We love the perspective of singer-songwriter (and ostomy warrior) Melissa Marshall. Diagnosed with colorectal cancer in 2013, Melissa’s treatment included surgery and a permanent ostomy. She’s been outspoken in her advocacy and even started a foundation to help others.
Says Melissa, “I need my ostomy bag to live and thrive, just as any other prosthesis would help anyone else. An ostomy may be a different life, but it is also a new lease on life.” Melissa shares these tips for adjusting to life with an ostomy:
- Learn how your new body works. Knowledge is key, whether you’re sitting in meetings, attending events, or dancing in front of a crowd, like she does!
- Prepare for accidents. Melissa says preparation—having supplies and a clothing change on hand at all times—is essential.
- Respect your body. Feed yourself well and stay hydrated.
“An ostomy may be a different life, but it is also a new lease on life.”
~ Singer songwriter Melissa Marshall
Looking Good, Feeling ConfidentChoosing the right undergarments helps keep your pouch secure, out of view, and distributes the output evenly to avoid bulges. There are lots of styles and options to explore, including specialized underwear, ostomy belts, wraps, pouch covers, support garments, and stoma guards.As for outer clothing, some ostomates find it’s easier to tuck a colostomy pouch into pants or a skirt than an ileostomy bag, because with an ileostomy, the output is liquid and more frequent. A strategically placed outer-shirt or tunic top is a good choice if you leave the pouch out, rather than tuck it in.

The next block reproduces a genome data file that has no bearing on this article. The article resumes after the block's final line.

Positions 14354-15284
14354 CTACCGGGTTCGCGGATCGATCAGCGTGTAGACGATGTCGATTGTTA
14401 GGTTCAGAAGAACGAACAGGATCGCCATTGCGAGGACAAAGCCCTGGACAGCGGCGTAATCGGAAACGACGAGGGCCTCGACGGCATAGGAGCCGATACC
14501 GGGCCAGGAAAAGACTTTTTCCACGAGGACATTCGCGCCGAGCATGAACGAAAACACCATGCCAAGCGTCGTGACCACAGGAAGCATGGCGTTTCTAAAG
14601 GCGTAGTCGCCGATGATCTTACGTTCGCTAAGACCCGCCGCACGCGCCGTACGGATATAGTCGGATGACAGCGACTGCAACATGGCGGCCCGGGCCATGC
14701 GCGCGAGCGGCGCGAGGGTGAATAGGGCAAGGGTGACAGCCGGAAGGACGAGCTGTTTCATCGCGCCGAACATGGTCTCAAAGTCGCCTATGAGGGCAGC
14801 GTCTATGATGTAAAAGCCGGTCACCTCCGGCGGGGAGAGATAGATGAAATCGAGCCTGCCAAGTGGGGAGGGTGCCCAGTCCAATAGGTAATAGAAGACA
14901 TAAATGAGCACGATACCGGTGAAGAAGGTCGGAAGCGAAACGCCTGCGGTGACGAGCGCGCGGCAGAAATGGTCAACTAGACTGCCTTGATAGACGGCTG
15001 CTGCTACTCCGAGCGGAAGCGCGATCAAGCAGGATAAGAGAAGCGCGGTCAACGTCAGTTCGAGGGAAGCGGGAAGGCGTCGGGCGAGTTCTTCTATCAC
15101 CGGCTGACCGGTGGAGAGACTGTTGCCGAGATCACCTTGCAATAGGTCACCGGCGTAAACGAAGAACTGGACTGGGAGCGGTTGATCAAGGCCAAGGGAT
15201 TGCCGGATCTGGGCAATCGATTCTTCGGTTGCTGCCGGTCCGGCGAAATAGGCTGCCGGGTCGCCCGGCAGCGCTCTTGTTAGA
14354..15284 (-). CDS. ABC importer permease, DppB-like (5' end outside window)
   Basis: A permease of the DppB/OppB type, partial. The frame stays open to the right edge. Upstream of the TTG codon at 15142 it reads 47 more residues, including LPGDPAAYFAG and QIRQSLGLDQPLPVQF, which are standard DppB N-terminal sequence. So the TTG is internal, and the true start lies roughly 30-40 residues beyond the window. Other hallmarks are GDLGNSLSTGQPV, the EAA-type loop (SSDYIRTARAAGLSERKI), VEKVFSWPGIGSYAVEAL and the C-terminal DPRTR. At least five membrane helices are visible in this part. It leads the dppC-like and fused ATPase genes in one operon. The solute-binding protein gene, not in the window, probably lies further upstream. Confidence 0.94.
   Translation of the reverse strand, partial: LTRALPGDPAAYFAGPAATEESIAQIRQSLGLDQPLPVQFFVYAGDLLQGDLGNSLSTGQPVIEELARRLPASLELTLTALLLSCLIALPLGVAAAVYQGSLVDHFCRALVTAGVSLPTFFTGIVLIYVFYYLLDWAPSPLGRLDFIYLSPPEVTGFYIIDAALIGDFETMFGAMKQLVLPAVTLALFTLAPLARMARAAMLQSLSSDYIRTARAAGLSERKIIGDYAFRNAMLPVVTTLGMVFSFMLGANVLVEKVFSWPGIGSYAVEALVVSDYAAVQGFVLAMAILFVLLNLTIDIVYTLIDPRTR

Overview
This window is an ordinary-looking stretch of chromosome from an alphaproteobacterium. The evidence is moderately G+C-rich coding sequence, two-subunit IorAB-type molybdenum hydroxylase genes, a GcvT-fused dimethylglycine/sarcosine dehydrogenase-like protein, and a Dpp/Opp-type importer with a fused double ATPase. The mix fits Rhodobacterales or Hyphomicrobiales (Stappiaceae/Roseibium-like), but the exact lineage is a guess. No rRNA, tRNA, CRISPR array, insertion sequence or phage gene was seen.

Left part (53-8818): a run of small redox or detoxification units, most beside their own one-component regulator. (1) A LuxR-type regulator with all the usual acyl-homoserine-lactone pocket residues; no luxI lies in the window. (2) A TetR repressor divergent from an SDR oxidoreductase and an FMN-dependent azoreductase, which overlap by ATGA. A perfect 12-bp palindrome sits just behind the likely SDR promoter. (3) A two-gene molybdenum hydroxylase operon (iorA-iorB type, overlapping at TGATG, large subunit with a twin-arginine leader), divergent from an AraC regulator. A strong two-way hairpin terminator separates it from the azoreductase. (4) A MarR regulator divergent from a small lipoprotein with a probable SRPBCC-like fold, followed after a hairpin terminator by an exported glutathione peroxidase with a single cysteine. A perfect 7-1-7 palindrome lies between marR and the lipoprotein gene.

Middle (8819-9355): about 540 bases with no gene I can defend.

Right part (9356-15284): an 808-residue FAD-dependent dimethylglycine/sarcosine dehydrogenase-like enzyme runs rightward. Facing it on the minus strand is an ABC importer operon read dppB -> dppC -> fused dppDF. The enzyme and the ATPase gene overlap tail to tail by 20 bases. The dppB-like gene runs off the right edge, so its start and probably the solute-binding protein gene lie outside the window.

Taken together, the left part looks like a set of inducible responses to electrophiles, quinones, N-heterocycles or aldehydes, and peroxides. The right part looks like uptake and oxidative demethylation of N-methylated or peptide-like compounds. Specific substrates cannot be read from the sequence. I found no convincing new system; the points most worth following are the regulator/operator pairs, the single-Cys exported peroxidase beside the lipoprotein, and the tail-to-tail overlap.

Water will not hurt your pouching system, so you can comfortably bathe, shower, or swim, with your pouch on. You’ll want to avoid products that contain alcohol, because they can dry out the skin around the stoma, as well as products made with oil or other moisturizers that make it difficult for the pouch to stay attached.
As for food, some ostomates swear they can eat anything they like, including corn, popcorn, and nuts. Others avoid foods that may cause a blockage, as well as choices like beans, onions, and spicy dishes that cause gas or odor. Talk with your care team and do some experimenting to figure out what works best for you.
Some medications taken by mouth may not be as effective with an ostomy because they take longer to absorb. This is another issue to discuss with your doctor or ostomy nurse. As for working out, ostomates, from casual exercisers to endurance athletes, stay fit and active. You should be able to swim, run, ski, play tennis, cycle, or practice yoga, just like you did before your surgery.
Consider joining a support group where you can meet others who share your interests and learn from their experiences. The support group finder from the United Ostomy Associations of America is a great place to start.
You Are Not Alone
Remember Becky, the woman we introduced you to at the beginning of this blog? The one who says things really do get better? She adds, “There will be days when you feel helpless and frustrated, but I promise they’ll pass. Trust me, you and your ostomy are a lot stronger than you think! And, you don’t have to do it alone.”
Home Care Delivered wants to be part of the village you rely on to manage your ostomy. We have the experience, the supplies, and the knowledgeable team members to get you the products you need, discretely delivered to your door. Find us at 866-938-3906 where you will talk to a live, experienced person who will be able to answer your questions. We know that living with an ostomy is a challenge, and we’re here to help! You can trust HCD to provide the support and products you need to live your best life with your ostomy.
Unless otherwise noted, the recommendations in this document were obtained from the sources indicated. Be advised that information contained herein is intended to serve as a useful reference for informational purposes only. HCD cannot be held responsible for the continued accuracy of or for any errors or omissions in the information. All trademarks and registered trademarks are the property of their respective owners.